I had just jumped out of the van, and the little turbaned man crouching in front of a covered basket was the first person I saw in the Sea of Humanity outside a small encampment in the back streets of New Delhi. I had an idea of what was going to happen, so as my colleagues gathered to exchange greetings with a local woman from an activist group, I turned to the man with the basket.
As I approached, he lifted a strange flute fashioned from a gourd with one hand and began to blow a few breathless notes. With the other hand, he tilted the top of the basket and a thin snake appeared before unfolding its frightening hood.
Without thinking, I dropped to the floor in front of the basket, lifted my little Yashica camera, and held the shutter button down as the Indian cobra, one of the most dangerous snakes in the world, wobbled from the ground. menacingly at hand.
My common sense returned and I rolled in the dust of Delhi. A few colleagues who saw me on the ground thought I had tripped. I just brushed off a bit and joined the group. Later I scrolled through the images on the back of the camera, delighted with what I had captured and trying to think of the painful paralysis and death I could have suffered in a Delhi hospital, assuming I would have gone that far.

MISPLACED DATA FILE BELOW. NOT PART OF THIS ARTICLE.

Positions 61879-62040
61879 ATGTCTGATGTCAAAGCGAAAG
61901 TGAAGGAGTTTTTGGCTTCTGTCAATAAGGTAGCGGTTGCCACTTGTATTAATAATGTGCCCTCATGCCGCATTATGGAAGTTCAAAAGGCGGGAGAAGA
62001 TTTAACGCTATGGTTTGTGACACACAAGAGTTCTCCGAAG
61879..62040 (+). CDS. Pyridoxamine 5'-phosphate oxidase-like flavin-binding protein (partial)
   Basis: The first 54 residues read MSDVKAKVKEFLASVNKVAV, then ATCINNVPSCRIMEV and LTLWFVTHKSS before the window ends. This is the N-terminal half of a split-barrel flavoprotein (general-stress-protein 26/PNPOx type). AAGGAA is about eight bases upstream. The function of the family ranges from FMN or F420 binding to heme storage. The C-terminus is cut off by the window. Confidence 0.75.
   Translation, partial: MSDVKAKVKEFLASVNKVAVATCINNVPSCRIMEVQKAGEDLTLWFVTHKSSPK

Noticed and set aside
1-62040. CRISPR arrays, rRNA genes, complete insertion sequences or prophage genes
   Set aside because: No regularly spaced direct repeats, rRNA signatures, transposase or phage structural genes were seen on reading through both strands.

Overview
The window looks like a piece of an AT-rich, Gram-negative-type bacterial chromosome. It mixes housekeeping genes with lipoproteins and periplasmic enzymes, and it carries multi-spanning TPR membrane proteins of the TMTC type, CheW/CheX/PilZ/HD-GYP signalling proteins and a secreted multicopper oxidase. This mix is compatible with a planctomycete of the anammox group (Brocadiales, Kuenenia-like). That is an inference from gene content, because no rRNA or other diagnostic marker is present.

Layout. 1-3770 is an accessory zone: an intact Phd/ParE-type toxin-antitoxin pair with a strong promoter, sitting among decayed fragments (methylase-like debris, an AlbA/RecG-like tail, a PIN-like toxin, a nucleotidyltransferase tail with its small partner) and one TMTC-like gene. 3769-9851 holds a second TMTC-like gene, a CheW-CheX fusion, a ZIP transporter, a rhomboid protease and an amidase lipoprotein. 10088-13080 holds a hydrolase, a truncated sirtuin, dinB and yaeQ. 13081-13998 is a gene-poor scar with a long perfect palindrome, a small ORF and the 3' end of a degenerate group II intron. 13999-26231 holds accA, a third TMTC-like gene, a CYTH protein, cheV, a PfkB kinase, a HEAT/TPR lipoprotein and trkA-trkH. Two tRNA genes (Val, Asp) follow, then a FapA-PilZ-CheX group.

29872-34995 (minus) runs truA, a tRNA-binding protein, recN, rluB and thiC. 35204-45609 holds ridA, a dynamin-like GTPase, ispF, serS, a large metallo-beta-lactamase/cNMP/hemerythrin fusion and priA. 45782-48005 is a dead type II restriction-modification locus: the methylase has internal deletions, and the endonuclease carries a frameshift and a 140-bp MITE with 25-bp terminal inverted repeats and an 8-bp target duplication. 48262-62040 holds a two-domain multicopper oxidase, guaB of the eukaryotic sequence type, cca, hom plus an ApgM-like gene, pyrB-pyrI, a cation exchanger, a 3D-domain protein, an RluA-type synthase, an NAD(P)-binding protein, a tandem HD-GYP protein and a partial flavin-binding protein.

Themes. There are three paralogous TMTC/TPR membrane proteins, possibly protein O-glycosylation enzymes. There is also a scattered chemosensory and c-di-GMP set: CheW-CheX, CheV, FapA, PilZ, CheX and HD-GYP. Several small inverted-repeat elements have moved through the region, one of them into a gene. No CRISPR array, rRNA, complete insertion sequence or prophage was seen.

I’m sure there are people out there who love snakes. I am not one of them. I cannot imagine a life in which I would regularly encounter snakes of all kinds. I don’t regret their existence, but would rather they live their life away from me. That’s why I had to talk to Karen Cartee, one of the few thousand people I follow on social media. She was a professor at the University of Alabama before retiring to the Dothan area several years ago, buying a house in a beautiful neighborhood in the Highlands, next to the Robert Trent Jones golf course, Highland Oaks.